OTHER SIDE OF THE TRACKS Q&A with Matthew Halpin, on ‘Agreements’
The development of a musical work begins a long time before an audience sees it, with inspiration, creation, choices, and many hours of work in rehearsal, practice, recording, and organisation. We love hearing the stories of how albums or concerts get from their initial seeds of thought to the final production, and how different musicians think about their creative process and work they do. Other Side of the Tracks gives us insights into this process from a range of musicians, and provides some fantastic perspectives on music, inspiration, work, and life.
Cologne-based Irish saxophonist Matthew Halpin has just released his debut album, 'Agreements', and shared some of his thoughts with us on avoiding boundaries of genre and conventional album structure, how sketches develop into a final work through collaboration, and the human emotion behind the music.
Described as "one of the finest saxophonists to have emerged from Ireland in recent years..." [All About Jazz], Matthew Halpin was the first Irish musician to receive the presidential scholarship to study at the prestigious Berklee College of Music. His debut album 'Agreements' was released on 14th May, featuring Kit Downes on hammond organ, Hanno Busch on electric guitar, Sergio Martinez on percussion, and Sean Carpio on drums. The album has been described as "...many different things at the same time... often melodic, some tracks have a retro feel, and others come right out of the space age." [London Jazz News]
You can buy 'Agreements' now on Bandcamp.
Q 1. Could you tell us about the inspiration behind this album?
This album has been a long time coming for me. I have focused on working as a sideman/co-leader over the last few years, developing and searching for my own directions, tastes and values in music. I finally felt that with the compositions I had accumulated and the musicians I chose, I would be able to make something that I felt was truly representative of how I want to hear music.
The inspiration behind this album is nothing overly mysterious, maybe it even sounds cliché. Good and clear communication is where the whole thing starts and finishes. Around the time of planning this album I was reading the Don Miguel Ruiz book "The Four Agreements" which talks very deeply and plainly about how to improve your communication with yourself, others and the world. It was incredible how key the messages of that book became in shaping my approach to the whole process. Being clear from the beginning that I was making an inclusive album, choosing not to define it with minimising terms of genre or excluding the human qualities of vulnerability, insecurity or imperfection. I chose to delay my expectations of the process and of the outcome, or perhaps just to relabel expectations as possibilities. It is challenging to stay open and keep only a loose hand on the reins, trusting the music to show its own course, especially when you know people will hear it, and judge it, for better or worse. I don't find judgement is helpful as a musician or as a listener - it is not a competitive medium, or at least I don't believe it should be. I think music is much better understood as an emotional medium and there's no place for judgement with emotions. On that note, the final part of the communication is of course how the listener hears and understands the music. When I listen back, there is a through line which is organic and alive, for sure not artificial or planned. It is something completely different than a genre-specific, showcase-style album, which definitely is a challenge for listeners who are more used to those types of albums.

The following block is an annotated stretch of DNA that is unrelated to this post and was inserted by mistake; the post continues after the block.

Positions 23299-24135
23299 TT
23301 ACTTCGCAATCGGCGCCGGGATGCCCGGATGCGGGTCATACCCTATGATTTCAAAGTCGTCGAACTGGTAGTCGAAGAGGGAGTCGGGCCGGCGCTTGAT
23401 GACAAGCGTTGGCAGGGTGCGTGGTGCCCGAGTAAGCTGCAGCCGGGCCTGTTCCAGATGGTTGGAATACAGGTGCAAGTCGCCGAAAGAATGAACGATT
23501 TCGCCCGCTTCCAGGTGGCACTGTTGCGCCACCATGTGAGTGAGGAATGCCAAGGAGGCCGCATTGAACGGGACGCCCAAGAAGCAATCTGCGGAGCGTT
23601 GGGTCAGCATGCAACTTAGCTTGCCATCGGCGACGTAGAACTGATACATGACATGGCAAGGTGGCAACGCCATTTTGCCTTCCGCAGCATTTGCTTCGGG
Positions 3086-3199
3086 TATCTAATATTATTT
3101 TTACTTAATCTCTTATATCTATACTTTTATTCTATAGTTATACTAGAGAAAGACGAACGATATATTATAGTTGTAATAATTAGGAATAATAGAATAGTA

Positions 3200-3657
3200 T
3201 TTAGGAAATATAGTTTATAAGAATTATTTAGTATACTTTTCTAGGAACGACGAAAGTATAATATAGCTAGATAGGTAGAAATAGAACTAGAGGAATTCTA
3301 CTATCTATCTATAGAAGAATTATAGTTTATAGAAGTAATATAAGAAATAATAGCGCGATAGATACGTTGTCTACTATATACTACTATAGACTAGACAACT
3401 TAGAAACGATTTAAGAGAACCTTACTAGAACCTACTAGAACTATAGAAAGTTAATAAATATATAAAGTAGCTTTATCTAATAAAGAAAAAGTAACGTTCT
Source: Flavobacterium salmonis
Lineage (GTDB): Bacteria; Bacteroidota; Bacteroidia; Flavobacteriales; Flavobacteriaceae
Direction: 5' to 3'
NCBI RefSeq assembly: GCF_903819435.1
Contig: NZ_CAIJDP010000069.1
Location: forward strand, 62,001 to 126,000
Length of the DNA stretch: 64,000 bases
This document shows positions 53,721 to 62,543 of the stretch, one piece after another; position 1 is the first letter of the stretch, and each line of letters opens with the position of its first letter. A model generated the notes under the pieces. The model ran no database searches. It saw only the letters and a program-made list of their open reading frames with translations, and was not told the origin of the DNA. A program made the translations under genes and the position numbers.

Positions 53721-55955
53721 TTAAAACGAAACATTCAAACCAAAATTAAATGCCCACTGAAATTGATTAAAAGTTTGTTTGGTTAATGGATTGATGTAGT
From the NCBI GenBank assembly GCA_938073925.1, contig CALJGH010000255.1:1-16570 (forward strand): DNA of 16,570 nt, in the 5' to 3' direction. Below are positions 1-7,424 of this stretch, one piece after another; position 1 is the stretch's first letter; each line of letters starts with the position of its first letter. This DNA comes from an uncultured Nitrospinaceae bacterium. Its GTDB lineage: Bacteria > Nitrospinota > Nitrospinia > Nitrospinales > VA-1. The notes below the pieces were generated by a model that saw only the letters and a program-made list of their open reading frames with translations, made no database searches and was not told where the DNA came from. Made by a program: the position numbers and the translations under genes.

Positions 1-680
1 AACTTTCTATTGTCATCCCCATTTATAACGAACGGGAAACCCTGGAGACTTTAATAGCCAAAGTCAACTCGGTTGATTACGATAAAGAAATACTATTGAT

Q2. Musically speaking, how do you go about taking the steps from initial inspiration to a finished piece/album?
Most of the time, when I write music, it comes as a little handwritten musical sketch in response to how I'm feeling, that could be about my day, or a person or a movie I just watched. Sometimes those little sketches are complete enough to bring to a band and play, and sometimes the character in what's written is clear enough that the sketch won't need many revisions, usually just a little tidying up. The character of the piece then has to find its way to interact with the members of the band, the band as a whole and vice versa. Some bands get along with certain tunes and some don't. Once there is a good working relationship between the written music, the individuals and the band as a whole, and all agree on the rules of engagement, there is likely to be some interesting music made and a lot of fun had while making it! (By the way, that "good working relationship" includes a healthy amount of ease and tension.) Once the music had been recorded the objective was to mix it so as to present it in a way that accentuated certain characteristics without manipulating or changing them.
Q3. What is the most important thing to you when making music?
Communication is the most important thing to me. I try to treat music as if it's a living thing, to respect it, be ready to lead or follow it. Of course communication with the fellow musicians, the audience, the space you're in, physically and non-physically, is all part of that too.
Q4. What would you like listeners to experience when listening to the album?
I hope some listeners hear past the instruments, genre definitions and notes, to the energy and emotional intent behind the music. I hope they hear that it's human-powered, strong, sensitive, honest, adventurous, searching, vulnerable, and that they might identify with the humanness of it and feel they are a part of that.